Flying During The Pandemic: What’s Changed

Traveling in 2020 is unlike anything many of us would have imagined. The COVID-19 pandemic has closed borders, grounded planes and at some point, put millions of Americans under stay-at-home orders, prompting temporary restaurant and business closures.

Like many people, I didn’t expect to get back on a plane before 2021. My planned professional and religious conferences opted for virtual settings and there was no need to travel to states that had essentially shut down, but my plans to avoid airports quickly changed when a friend invited me to go to Gatlinburg, Tennessee and the Smoky Mountain National Park.

If you’re concerned or afraid to get on a plane, here are the six differences I noted that might put your mind at ease:

1. Masks

The first and most obvious difference from traveling before the pandemic is mask wearing. Masks are required in the airport and on the planes at all times unless you’re actively eating or drinking. If you forget on the plane, you will be reminded. While I consider this a good change for everyone’s safety, wearing a mask on my flights and during the layovers got pretty uncomfortable. If you’re flying during the pandemic, make sure you’re wearing a mask that fits properly and is generally pretty comfortable. Also, consider booking non-stop flights so you can spend less time in the airport and on the plane. For more information about Delta’s mask policy and exemptions, click here.

2. Skip A Seat

Depending on the airport, you may be encouraged to skip a seat at the gates. The Kansas City International Airport has signs in the seats to remind you not to sit directly next to another person. It’s not quite the six feet recommended for social distancing, but a little space is better than none. Because it’s encouraged that you skip a seat, they fill up fast so I’d recommend getting to your gate early if you want to sit down.

3. The Boarding Process

During this trip, I traveled with Delta Airlines. Unlike before, the airline’s boarding process is to load the aircraft from back to front so if your seat is in the back of the plane, you’ll likely be one of the first ones on. They call for 3-4 rows at a time instead of going by their usual boarding process. Note: Delta One, First Class and Diamond Medallion customers are still allowed to board at any point. You can read more about their current policy here.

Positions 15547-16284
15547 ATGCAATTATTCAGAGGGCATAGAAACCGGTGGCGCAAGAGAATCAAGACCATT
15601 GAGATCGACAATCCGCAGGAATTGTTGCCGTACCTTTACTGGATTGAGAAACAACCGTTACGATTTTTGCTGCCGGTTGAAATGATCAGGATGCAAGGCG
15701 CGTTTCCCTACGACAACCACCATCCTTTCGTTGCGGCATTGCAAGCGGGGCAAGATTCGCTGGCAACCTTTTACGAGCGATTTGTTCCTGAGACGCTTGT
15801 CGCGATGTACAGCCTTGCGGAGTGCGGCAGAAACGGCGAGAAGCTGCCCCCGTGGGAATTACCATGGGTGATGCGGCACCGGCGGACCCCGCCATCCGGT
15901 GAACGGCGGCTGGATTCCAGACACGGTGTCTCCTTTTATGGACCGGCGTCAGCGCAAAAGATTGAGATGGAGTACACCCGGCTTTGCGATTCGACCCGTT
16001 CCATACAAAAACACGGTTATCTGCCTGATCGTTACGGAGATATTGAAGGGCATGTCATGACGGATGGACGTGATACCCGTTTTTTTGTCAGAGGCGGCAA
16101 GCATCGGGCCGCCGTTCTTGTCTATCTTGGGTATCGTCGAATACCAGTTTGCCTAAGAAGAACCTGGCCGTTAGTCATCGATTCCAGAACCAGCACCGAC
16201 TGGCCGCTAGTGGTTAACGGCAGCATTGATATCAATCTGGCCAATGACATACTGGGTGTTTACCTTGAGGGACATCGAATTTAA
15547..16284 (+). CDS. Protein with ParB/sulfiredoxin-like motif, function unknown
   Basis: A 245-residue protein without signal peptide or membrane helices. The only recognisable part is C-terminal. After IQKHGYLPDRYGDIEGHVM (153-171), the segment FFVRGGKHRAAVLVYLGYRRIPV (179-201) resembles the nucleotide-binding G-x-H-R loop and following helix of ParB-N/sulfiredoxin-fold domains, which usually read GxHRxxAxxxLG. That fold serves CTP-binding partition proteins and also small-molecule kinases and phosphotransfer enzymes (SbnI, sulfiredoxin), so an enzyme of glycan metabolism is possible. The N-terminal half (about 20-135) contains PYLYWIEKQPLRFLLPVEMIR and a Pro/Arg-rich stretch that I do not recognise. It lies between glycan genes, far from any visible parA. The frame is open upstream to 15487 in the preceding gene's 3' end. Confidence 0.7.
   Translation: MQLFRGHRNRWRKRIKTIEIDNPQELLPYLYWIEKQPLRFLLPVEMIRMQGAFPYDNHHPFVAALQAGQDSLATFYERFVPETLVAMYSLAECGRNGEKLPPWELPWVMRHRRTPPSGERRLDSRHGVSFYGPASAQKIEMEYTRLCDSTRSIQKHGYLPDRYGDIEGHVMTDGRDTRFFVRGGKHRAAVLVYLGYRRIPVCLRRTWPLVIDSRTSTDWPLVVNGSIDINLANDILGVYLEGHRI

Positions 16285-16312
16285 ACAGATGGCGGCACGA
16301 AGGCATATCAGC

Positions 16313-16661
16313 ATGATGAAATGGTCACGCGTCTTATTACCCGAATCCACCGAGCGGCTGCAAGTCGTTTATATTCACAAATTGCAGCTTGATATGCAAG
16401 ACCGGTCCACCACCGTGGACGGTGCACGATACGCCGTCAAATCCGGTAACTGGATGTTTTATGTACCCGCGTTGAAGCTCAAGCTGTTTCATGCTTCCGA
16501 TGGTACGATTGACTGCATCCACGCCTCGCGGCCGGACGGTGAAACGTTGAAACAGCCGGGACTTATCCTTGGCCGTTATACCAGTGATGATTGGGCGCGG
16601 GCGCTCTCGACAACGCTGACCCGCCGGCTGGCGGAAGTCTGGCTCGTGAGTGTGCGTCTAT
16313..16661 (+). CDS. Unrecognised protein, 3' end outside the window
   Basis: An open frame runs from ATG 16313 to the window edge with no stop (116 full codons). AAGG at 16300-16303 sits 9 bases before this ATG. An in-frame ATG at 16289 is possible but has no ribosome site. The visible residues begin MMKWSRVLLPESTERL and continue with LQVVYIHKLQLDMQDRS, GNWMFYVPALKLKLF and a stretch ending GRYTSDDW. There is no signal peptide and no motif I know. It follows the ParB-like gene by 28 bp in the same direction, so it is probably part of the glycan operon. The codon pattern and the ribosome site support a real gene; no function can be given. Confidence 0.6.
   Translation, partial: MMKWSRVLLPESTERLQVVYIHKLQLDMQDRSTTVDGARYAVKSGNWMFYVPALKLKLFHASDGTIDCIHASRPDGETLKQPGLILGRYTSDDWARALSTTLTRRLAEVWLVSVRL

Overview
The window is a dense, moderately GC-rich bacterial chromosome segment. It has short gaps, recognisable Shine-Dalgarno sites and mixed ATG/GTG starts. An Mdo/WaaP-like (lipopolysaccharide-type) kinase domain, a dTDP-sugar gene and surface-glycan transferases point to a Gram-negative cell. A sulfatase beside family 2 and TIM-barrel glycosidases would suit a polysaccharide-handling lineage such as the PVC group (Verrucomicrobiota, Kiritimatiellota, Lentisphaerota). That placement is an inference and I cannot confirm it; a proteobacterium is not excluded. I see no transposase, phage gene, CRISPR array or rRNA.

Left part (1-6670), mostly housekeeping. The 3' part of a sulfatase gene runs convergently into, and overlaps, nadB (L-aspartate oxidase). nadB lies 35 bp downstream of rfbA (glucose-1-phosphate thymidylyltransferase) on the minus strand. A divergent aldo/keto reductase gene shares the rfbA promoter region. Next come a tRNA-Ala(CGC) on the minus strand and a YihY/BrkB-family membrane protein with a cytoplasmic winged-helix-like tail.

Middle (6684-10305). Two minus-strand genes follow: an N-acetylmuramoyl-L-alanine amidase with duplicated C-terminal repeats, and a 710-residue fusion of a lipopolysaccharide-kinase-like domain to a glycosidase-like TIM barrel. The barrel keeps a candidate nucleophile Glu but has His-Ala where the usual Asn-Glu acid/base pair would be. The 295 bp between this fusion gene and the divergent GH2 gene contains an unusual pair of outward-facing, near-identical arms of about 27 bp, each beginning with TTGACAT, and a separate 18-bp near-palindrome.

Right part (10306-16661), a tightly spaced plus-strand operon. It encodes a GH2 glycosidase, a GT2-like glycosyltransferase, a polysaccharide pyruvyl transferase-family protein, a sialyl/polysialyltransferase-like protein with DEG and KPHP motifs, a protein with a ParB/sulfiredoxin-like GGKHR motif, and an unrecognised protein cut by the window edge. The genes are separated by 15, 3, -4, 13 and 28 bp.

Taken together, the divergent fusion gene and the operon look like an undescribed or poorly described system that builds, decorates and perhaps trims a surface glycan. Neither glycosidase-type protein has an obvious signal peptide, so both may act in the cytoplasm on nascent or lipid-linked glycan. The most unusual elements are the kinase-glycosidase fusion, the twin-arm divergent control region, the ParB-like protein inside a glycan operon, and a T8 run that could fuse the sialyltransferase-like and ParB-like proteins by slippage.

4. Open Seats

On my Delta flights, I flew on small aircrafts. As a result, the aisle seats remained open to provide more space and safety for passengers. I flew from Kansas City to Detroit without my friend so I sat alone. Once I met my friend in Detroit, we sat together on the flight to Knoxville. On larger aircrafts, Delta is choosing to leave the middle seat open, but this policy won’t last forever. It’s expected to end in January 2021. You can read the current policy here.

5. Bagged Snacks

Wearing a mask on a flight doesn’t mean you have to go hungry or thirsty. Delta Airlines still provided us with a beverage and snacks, but it came with less options. Instead of asking you what beverage you’d like, flight attendants gave everyone on the plane the same bag of snacks. Yes, I said bag. In a sealed bag, we all received a bottle of water, Cheez-Its, Biscoff cookies, a napkin and a hand wipe. No alcohol or ice was offered to passengers in the Main Cabin, but you’re still allowed to carry snacks and drinks onto the plane. For more information on their food & beverage policy, click here.

6. Hand Wipes

The final difference I noticed was the hand wipe we received upon entering the aircraft. The flight attendant passed them out to everyone as we headed to our seats. It was a small gesture, but appreciated.

These changes may not be enough to put your mind at ease, but I felt much more comfortable once I noticed these policies were in place. If you’re planning a trip and deciding whether or not to fly, I hope this helped no matter which decision you make. Happy (and safe) Travels!

Note: This is not a sponsored post. This is solely written based on my personal experience flying with Delta Airlines during the pandemic in October 2020.


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